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Acute coronary syndromes are due to rupture or erosion of an atherosclerotic coronary artery plaque with superimposed platelet aggregation and coronary thrombosis. Complete thrombotic occlusion of a coronary artery generally causes acute ST-elevation myocardial infarction (STEMI), whereas incomplete occlusion will usually cause some myocardial necrosis (as shown by a rise in a cardiac-specific serum biomarker such as troponin) and is termed ‘non-ST elevation myocardial infarction’ (NSTEMI). When myocardial ischaemia is present without evidence of myocardial necrosis the clinical syndrome is described as unstable angina (UA). Hospital Episodes Statistics data for England suggest that there may be as many as 100 000–150 000 admissions with UA or NSTEMI per year (Green S, Personal communication, 2010). Although very early mortality (first few days) is lower for NSTEMI than for STEMI, over a longer period (6 months) their risk of death is comparable.1
The recently published NICE clinical guideline on the early management of UA and NSTEMI (CG94) examines selected aspects of in-hospital management, including risk assessment and its impact on patient management, antiplatelet and antithrombin therapy, the role of coronary angiography, revascularisation and intra-aortic balloon counterpulsation, testing for myocardial ischaemia and left ventricular function, specialist versus non-specialist care, rehabilitation and discharge planning. Detailed discussion of the evidence for the guideline can be found in the full version (http://guidance.nice.org.uk/CG94/Guidance/pdf/English, accessed August 2010), and this article summarises the most important conclusions. CG94 assumes that a firm diagnosis of UA or NSTEMI has already been established, and the differentiation of cardiac from non-cardiac chest pain is dealt with in separate NICE guidance (http://guidance.nice.org.uk/CG95/Guidance/pdf/English, accessed August 2010).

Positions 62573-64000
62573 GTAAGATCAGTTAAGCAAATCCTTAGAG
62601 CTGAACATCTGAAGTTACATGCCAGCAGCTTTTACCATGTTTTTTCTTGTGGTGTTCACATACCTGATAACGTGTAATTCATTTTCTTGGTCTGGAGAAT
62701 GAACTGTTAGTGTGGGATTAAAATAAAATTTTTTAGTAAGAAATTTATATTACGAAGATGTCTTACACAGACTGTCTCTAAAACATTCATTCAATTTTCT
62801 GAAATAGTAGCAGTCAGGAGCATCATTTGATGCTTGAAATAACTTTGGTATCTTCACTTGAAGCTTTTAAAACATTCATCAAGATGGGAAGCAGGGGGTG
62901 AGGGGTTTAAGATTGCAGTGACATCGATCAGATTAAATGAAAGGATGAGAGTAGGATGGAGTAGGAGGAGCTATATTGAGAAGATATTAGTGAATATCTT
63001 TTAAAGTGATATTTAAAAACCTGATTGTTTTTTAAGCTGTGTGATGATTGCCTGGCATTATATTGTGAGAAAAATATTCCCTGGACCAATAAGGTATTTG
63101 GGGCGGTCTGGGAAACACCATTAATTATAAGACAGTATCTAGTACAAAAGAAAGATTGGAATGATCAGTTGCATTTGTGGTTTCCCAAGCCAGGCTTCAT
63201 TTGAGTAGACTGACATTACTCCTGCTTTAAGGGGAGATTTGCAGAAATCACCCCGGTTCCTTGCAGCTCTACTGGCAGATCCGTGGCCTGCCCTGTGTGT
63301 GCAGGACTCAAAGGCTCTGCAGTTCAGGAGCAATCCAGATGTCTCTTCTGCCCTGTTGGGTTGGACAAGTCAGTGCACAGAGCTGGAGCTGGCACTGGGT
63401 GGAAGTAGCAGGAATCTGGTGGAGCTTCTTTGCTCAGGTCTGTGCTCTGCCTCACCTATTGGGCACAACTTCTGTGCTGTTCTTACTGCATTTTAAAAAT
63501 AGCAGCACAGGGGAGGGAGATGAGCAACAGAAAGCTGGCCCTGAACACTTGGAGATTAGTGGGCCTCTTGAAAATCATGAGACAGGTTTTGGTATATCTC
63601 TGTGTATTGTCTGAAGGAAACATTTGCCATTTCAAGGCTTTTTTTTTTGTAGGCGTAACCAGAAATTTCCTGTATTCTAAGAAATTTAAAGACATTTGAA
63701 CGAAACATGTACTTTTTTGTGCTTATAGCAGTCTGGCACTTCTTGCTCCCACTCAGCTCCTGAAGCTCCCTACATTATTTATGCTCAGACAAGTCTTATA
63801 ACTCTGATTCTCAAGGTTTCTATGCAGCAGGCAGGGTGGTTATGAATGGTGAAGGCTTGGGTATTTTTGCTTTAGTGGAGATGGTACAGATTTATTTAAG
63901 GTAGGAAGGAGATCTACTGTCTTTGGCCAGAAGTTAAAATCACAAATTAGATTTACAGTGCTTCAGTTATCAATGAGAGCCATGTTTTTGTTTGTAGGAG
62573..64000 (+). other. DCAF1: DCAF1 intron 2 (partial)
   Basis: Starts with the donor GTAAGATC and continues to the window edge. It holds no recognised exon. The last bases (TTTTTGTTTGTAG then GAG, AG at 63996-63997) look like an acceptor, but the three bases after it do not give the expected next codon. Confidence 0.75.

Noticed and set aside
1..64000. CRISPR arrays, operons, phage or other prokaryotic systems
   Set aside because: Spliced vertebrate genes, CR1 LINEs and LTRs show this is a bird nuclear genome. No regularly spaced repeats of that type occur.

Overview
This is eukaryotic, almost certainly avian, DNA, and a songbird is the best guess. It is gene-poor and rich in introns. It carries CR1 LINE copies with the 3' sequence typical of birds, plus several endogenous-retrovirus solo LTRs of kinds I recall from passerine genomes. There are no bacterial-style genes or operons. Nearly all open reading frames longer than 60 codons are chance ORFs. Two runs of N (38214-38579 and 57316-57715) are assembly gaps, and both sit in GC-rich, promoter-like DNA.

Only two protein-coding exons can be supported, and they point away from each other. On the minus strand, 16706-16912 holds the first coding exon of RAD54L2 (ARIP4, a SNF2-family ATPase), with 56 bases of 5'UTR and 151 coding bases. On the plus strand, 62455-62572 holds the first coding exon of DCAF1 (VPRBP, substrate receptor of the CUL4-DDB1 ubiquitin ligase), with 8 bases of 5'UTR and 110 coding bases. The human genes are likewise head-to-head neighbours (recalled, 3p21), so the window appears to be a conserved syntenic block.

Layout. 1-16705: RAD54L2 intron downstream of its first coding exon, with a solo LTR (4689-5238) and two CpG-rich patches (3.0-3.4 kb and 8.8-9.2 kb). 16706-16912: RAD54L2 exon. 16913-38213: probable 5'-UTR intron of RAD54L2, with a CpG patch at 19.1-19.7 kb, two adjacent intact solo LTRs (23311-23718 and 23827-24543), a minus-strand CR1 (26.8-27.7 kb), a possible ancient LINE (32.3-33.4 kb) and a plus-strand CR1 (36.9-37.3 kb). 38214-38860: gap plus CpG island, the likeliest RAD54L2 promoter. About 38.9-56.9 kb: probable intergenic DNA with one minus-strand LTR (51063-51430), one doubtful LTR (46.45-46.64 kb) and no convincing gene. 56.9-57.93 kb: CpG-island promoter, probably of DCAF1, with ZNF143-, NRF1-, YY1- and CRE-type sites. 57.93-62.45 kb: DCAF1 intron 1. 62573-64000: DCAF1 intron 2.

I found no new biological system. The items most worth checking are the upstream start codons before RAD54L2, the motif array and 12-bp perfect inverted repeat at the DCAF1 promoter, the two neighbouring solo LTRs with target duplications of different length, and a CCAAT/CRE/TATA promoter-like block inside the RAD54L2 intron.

An appreciation of an individual's risk of an adverse outcome following UA or NSTEMI is important when assessing which treatment strategies are most appropriate. For instance, antithrombotic agents may reduce further ischaemic events, but increase bleeding complications, and this …
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